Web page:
WTF Is Taking So Long for Lionsgate and Starz to Split Up?

It’s been more than two years since Lionsgate announced a potential spinoff of the Starz brand from its studio business. And it’s been nearly 14 months since the company realized the studio is where the money is and decided to sell that instead.

What changed? Well, for starters, on March 17, 2022 Amazon purchased MGM for $8.5 billion. Around the same time, Netflix executives were preparing to announce their first subscriber loss in a decade. Suddenly, streaming wasn’t invincible — and most of it wasn’t profitable.

Plus, frankly, no one wanted Starz — certainly not at Lionsgate’s internal valuation. There was a time when Starz’s 30 million global subscribers would be enticing enough to the grow-or-die streamers chasing Netflix. That ship sailed, along with Netflix’s perpetual user gains. (With its password-sharing crackdown and the addition of a cheap ad-supported tier, Netflix is growing just fine againthese days.)

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Fortunately, Lionsgate had one more trick up its sleeve in the continuing mission to unlock shareholder value. The “For Sale” sign is now planted in the Lionsgate lawn where the “Saw” and “Hunger Games” franchises play. “Power” and “Outlander,” you’re staying put.

Although the plan changed, the pace of this process decidedly did not. Several anticipated deadlines for the studio spinoff have come and gone. As one analyst told IndieWire for this story, everyone involved in the ongoing saga is “exhausted.” The spinoff is now expected to close by the beginning of spring. For real this time.

Wall Street is getting antsy. Analysts have based their Lionsgate price targets on the spin for a while now. In the words of Wells Fargo analyst Steven Cahall, it’s the “major catalyst” to his valuing Liongate stock 50 percent above the present per-share price. (Of course, percentage swings can appear huge when the starting point is like $9.)

Wells Fargo values Lionsgate the company at $13 per share, according to Cahall’s post-earnings note to clients (and obtained by IndieWire). Of those baker’s dozen bucks, $12 is for the studio and Starz is worth just $1 per share.

The bank’s bigger-picture valuation for the Lionsgate studio is $3.9 billion. It could fetch $5 billion at auction, an industry analyst told us, likely from big tech or a private equity firm looking to roll up several studios into one. MGM’s premium over the Lionsgate estimate represents the superiority of MGM’s library, as well as its own sale’s superior timing.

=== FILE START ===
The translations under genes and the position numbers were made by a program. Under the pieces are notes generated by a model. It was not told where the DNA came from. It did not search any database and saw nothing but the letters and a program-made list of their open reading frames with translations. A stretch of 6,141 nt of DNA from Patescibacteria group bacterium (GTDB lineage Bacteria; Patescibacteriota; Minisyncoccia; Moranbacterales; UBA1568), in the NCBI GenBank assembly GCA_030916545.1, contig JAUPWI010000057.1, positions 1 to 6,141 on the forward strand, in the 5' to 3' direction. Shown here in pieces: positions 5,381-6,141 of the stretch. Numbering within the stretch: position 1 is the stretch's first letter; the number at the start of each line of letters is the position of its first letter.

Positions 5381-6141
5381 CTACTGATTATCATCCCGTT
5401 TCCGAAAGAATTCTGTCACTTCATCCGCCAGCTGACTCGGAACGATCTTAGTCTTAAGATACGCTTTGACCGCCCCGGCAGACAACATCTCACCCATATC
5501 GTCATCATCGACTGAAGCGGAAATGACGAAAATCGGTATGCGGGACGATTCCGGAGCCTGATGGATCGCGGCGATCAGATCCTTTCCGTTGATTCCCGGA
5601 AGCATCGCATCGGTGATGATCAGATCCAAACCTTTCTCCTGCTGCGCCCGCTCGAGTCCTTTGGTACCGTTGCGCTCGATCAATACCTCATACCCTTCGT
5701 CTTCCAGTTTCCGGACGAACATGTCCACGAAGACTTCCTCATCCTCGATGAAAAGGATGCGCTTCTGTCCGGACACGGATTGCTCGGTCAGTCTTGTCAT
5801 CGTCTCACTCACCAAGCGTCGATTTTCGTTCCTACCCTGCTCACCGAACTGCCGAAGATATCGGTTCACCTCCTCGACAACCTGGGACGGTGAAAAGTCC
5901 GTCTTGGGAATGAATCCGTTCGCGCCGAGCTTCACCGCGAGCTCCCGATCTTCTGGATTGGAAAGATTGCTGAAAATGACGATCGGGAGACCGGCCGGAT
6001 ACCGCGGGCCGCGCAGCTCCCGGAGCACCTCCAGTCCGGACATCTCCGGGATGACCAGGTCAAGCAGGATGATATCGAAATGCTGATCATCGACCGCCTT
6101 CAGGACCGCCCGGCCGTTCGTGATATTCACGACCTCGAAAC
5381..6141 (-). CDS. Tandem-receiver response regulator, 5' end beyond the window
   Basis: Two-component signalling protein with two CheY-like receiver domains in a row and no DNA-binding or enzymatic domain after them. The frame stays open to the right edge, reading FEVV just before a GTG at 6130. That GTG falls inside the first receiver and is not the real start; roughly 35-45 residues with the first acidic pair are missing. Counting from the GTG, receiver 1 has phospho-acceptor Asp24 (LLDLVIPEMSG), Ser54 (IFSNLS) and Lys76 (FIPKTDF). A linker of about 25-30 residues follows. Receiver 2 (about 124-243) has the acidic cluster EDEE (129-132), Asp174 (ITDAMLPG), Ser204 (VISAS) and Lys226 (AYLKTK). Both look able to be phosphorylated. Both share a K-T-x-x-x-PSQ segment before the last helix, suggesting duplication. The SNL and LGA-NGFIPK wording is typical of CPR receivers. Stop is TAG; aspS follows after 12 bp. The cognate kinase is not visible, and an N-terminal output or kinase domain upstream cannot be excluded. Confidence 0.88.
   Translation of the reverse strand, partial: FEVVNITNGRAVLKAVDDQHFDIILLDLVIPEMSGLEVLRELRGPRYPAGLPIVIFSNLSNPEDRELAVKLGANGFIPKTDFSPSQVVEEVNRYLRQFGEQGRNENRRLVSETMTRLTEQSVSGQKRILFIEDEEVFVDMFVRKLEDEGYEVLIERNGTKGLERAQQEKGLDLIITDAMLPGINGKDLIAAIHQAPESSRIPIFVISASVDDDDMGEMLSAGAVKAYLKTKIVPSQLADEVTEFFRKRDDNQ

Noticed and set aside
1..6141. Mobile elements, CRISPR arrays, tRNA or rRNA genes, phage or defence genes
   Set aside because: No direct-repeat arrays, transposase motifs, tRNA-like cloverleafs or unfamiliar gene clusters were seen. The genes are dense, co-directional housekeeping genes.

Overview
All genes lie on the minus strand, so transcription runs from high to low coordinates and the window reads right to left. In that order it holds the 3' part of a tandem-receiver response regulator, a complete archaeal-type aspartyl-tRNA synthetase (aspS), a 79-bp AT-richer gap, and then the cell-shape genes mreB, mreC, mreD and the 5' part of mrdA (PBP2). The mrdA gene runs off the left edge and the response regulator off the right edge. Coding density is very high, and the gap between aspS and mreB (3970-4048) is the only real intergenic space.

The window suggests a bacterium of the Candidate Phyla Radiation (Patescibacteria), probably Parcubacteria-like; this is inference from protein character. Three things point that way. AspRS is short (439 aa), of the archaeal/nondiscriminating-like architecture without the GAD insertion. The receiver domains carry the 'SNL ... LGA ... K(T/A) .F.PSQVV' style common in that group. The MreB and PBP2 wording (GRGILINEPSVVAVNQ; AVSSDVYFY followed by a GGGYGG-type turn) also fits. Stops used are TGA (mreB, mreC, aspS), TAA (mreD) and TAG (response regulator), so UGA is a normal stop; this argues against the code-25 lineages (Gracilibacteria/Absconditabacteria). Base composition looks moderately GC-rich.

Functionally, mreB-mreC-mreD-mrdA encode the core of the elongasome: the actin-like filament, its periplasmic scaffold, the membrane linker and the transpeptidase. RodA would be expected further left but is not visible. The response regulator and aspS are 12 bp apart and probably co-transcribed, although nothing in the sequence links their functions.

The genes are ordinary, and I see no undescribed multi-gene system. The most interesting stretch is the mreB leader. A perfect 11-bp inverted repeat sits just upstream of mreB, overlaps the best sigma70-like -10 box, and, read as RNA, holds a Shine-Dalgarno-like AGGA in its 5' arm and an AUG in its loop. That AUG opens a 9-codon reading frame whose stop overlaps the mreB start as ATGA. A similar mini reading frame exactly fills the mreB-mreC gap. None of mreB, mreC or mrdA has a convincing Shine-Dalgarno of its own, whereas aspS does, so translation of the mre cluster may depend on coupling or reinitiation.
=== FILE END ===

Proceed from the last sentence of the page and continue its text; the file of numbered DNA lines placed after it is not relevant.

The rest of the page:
SAW X, (aka SAW 10), 2023. ph: Alexandro Bolanos Escamilla /© Lionsgate / Courtesy Everett Collection
“Saw X,” (aka “Saw 10”), 2023©Lions Gate/Courtesy Everett Collection

Like anyone facing surgery, we got a second opinion on the patient’s (financial) health.

Investment-banking boutique Rosenblatt Securities is a bit more bullish on Lionsgate’s value. Barton Crockett has Lionsgate at $17 per share, per his own note to his own clients (also obtained by IndieWire), a number he says could go up to $20 if the parts are properly valued.

There is reason for Crockett’s optimism. This summer, Lionsgate beat Wall Street’s estimates on key financial metrics, including revenue, earnings per share, and free cash flow. Even Starz had a nice quarter — the streaming-and-linear hybrid returned to domestic-subscriber growth with the addition of 200,000 U.S. subs from July to September. (It helped that “Outlander” Season 7 aired most of its episodes during the three-month period, which was Lionsgate’s second quarter of fiscal 2024.)

The quarter also included what Crockett called a “helpful clean-up” at Starz.

Starz announced it was exiting the UK, where it is losing money. Additionally, 10 percent of Starz staffers were laid off as part of a reorganization. Consider the ducks in a row — everyone ready to move this along? Oh right, still no.

Now what are we waiting for?!? The answer, unofficially, is for Lionsgate’s pending acquisition of eOne, which is expected to close by the end of December.

Oh, did you miss that wrinkle? Strangely, amid all of these attempts to sell… something… anything… Lionsgate agreed to purchase Entertainment One from Hasbro for $500 million. It’s a weird time for the seller to become a buyer, for sure, though it does fatten up the Lionsgate portfolio for its own M&A feast.

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Source: Iwire

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